Who or what are you hoping in today? Here’s what I’ve found to be a good indicator for me of where my hope is…what’s my level of worry/fear/discontentment vs. contentment/joy/rest. You see, the more our hope rests with God, the more the fruits of the Spirit will abound. But when our hope is anywhere else…not so much.

So while we wait, we pray. We share our stories. We share the hope that we have. You see, though we groan…in our suffering, we have a hope that this world cannot offer. A hope that the Hero has already won the day and that one day we will reign with Him. A hope that we must share…we must share…with a lost a dying world.

May you experience hope in God’s promises this Christmas season.

pro rege

This post is based on a sermon from our Advent series: Christmas at Central. Download the podcast at: Central Christian Church Main Service, or follow us on Facebook, Instagram, YouTube or Twitter: @ccclancaster. You can also download our Central Christian app in the iTunes App Store, Google Play or the Amazon App Store.

The Weary World Rejoices

2 Samuel 7.8-16

David was a great king in many ways. He was fearless and passionate, strong and brave. He loved the Lord and his family. But David wasn’t the King God had promised. Solomon, his son, was also an outstanding king. Maybe even greater than his father. His wisdom was renowned. He was a brilliant strategist. He was wealthy beyond imagination. But he too fell far short of the King God had promised. There have been many kings and great leaders throughout history, but as amazing as anyone of them may have been, none comes even close to our coming King. He’s the King of righteousness and the King of peace. He is the King of kings and the Lord of lords. He alone will rule over the nations of this earth. And when He comes, the weary world will rejoice.

The good news is…the King has come. Jesus has come…and for a time the weary world rejoiced. The long-awaited Messiah, the Davidic King, the Hero…had come, but not as a Mighty Warrior or a Roaring Lion. He came as a helpless Babe, a Sacrificial Lamb. He came to bring peace…a peace that was only possible through His own shed blood. A peace that could only be had when sin was atoned for and death was defeated. A peace that was only available through the cross. And having secured that peace, three days later Jesus rose from the dead. He conquered both sin and death so that our hope…our long awaited hope…could be realized. And so the weary world rejoices.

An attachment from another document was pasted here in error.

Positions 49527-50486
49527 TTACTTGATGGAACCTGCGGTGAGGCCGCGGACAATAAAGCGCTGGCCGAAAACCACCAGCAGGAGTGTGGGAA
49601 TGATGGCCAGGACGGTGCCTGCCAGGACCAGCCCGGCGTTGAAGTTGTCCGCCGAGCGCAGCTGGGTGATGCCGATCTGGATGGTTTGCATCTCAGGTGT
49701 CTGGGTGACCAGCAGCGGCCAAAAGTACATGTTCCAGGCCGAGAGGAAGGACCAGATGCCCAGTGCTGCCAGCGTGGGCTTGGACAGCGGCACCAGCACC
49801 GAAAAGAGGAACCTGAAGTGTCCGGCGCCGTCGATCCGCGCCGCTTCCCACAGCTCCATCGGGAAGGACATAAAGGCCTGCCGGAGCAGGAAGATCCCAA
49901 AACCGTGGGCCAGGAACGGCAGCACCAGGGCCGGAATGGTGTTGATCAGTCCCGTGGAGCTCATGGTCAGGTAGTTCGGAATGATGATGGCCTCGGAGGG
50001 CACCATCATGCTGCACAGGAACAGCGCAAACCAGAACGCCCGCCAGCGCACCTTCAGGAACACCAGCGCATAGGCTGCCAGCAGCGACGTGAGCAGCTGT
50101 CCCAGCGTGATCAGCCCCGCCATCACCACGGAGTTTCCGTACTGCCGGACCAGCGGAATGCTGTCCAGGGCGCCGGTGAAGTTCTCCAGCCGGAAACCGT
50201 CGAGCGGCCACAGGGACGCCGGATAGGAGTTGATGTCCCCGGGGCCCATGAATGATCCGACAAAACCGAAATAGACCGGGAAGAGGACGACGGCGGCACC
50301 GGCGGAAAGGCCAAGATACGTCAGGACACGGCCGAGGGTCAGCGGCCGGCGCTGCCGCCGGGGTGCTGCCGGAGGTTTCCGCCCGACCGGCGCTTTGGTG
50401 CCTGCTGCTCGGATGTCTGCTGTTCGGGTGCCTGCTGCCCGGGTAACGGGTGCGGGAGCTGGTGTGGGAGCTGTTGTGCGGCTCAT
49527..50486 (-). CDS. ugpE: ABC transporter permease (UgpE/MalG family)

In Romans 8.18-25, Paul says, “For I consider that the sufferings of this present time are not worthy to be compared with the glory that is to be revealed to us. 19For the anxious longing of the creation waits eagerly for the revealing of the sons of God. 20For the creation was subjected to futility, not willingly, but because of Him who subjected it, in hope 21that the creation itself also will be set free from its slavery to corruption into the freedom of the glory of the children of God. 22For we know that the whole creation groans and suffers the pains of childbirth together until now. 23And not only this, but also we ourselves, having the first fruits of the Spirit, even we ourselves groan within ourselves, waiting eagerly for our adoption as sons, the redemption of our body. 24For in hope we have been saved, but hope that is seen is not hope; for who hopes for what he already sees? 25But if we hope for what we do not see, with perseverance we wait eagerly for it.”